Chicago Mayor Brandon Johnson has announced the launch of a new subcommittee that will allocate $500,000 of the city’s 2024 budget to study reparations, local Chicago station WTTW reports.
The new panel comes after the idea of how to give reparations to residents of the city who are the descendants of enslaved African Americans was opposed three years ago.
At a news conference on Thursday (Nov 9), Johnson spoke about the groundbreaking work to create the panel and its potential impact on Black Chicagoans.
“These are the first dollars spent in this city to begin the process of studying both restoration and reparations,” Johnson said in a statement. “When residents who have experienced neglect and disinvestment for generations speak out of their pain and their trauma, this administration and the Black Caucus we hear you.”
Ald. Stephanie Coleman (16th Ward), who's the chair of the Chicago City Council’s Black Caucus said that the panel would have met for a year, and then it would become a full commission.
“We are laying the groundwork” to do more than just talk about the issue, Coleman said.
Under the administration of former mayor Lori Lightfoot, Coleman served as the chair of the Subcommittee on Reparations in its inception in June 2020 but the mayor was against creating a full commission to study reparations.
The 16-member commission would have been tasked to examine “the racial gaps in homeownership, educational funding, health care, [and] government contracts” and give annual reports.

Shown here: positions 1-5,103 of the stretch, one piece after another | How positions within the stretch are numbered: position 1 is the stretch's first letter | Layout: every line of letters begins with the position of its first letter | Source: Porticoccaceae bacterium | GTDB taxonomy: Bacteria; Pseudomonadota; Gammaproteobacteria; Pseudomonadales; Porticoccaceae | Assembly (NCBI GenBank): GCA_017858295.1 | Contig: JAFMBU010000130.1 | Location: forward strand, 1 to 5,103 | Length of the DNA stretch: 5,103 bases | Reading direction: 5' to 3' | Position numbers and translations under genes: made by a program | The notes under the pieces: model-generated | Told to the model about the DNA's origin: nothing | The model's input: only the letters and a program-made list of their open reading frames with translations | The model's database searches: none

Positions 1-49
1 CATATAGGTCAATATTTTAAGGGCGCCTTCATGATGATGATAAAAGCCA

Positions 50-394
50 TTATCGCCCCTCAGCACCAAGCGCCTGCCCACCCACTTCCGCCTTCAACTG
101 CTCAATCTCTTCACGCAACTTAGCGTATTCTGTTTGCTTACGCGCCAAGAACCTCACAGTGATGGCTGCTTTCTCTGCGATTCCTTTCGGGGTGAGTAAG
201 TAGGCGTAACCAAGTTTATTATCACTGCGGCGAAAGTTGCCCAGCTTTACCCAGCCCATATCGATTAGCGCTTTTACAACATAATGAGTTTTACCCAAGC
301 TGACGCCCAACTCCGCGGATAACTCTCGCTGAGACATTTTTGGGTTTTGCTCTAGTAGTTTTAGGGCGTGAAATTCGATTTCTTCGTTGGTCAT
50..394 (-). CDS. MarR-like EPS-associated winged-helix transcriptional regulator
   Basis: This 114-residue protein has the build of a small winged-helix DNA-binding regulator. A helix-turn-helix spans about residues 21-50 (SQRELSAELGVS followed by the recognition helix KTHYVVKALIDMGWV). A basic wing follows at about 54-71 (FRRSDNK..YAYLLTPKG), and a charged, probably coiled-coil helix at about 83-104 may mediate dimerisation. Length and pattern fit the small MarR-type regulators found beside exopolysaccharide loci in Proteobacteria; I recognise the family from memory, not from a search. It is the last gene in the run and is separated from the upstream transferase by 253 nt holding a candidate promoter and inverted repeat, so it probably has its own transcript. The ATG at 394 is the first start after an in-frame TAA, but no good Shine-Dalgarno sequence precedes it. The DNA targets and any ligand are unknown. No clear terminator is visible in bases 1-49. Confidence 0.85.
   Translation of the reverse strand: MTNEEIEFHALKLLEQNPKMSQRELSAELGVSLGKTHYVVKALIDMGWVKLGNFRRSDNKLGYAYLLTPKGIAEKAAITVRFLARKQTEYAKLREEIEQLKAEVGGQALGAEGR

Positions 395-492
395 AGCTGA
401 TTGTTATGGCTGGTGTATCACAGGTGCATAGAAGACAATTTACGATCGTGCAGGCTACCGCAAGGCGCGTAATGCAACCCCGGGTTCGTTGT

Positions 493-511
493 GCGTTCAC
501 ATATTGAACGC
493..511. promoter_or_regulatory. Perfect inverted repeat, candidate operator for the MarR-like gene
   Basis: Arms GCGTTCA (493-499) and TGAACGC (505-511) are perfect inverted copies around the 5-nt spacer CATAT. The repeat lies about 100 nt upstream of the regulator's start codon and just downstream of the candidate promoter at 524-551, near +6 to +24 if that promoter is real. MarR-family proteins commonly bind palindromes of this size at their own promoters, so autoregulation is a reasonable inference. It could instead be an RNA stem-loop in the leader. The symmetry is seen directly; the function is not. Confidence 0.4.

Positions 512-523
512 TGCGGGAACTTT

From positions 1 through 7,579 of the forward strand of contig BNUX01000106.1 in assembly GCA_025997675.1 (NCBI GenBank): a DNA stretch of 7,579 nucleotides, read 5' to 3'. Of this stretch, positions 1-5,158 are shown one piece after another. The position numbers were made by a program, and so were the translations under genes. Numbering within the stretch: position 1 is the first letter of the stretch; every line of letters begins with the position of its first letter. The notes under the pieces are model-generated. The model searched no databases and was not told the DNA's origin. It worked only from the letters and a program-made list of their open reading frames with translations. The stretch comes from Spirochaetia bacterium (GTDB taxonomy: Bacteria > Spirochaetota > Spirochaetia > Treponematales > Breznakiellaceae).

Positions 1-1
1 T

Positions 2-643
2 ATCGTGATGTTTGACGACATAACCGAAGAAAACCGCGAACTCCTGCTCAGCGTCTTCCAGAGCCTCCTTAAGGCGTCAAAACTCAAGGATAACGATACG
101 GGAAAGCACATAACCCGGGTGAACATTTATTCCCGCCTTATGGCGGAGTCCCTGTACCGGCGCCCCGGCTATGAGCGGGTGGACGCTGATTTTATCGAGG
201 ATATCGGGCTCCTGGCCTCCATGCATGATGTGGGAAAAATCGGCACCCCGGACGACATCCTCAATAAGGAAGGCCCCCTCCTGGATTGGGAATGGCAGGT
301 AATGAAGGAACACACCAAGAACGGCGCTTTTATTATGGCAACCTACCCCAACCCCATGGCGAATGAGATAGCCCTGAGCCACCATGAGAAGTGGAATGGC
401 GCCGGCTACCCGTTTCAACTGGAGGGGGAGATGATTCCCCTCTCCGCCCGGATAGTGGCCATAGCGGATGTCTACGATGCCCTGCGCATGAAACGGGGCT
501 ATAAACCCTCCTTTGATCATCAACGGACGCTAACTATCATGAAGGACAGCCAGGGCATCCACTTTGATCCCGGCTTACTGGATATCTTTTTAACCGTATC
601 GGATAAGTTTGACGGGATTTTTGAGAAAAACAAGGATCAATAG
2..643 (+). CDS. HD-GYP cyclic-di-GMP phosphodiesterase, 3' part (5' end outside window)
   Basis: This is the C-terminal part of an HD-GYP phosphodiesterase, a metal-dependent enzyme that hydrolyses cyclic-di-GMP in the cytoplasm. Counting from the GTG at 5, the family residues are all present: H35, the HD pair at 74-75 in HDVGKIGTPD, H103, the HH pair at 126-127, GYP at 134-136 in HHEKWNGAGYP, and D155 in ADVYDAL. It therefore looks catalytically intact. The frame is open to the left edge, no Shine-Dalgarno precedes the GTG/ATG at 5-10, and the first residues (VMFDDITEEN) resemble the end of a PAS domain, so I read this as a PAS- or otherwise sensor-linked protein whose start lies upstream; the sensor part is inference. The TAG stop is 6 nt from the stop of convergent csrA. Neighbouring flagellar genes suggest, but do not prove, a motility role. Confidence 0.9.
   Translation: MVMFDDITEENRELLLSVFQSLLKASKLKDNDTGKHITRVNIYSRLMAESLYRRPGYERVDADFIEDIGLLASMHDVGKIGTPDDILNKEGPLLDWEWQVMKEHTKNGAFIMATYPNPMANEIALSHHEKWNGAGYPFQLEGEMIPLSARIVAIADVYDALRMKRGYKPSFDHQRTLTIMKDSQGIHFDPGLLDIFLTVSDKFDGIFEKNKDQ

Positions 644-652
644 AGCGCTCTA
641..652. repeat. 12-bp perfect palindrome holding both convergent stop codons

Instead of a commission, Lightfoot endorsed the formation of a subcommittee claiming it could get off the ground “quickly” while accomplishing the same work as a commission.
After meeting only twice, Coleman could not procure funding for the committee in 2022 and 2023.
Johnson’s administration has fully endorsed the study of reparations describing the panel as “working to right the wrongs of the past.”
“This is not a zero-sum game,” Johnson said. “We will invest in people and provide for every single Chicagoan.”
Another Illinois town preceded Chicago in its query about reparations when the suburb of Evanston became the first city in the nation to approve reparations to Black residents.
According to the city’s legislation, those who can prove their lineage in the Black community between 1919 and 1969, and those who were victims of housing discrimination after 1969 — “would be eligible for $25,000 toward mortgage payments, home repairs, down payments on property or other housing-related expenses.”
In 2019, Evanston officials allocated $10 million in revenue from cannabis sales to assist Black residents in purchasing homes through mortgage assistance programs and fund home improvements as part of an effort to offer reparations to the descendants of enslaved African Americans.
In March, the City Council unanimously passed an expansion of the legislation to provide $25,000 in “no-strings-attached direct cash payments” for those eligible Black residents.
Coleman said Chicago would create a similar plan to use revenue from cannabis sales, and to require businesses” to comply with a 20-year-old law by disclosing whether they profited from slavery.”
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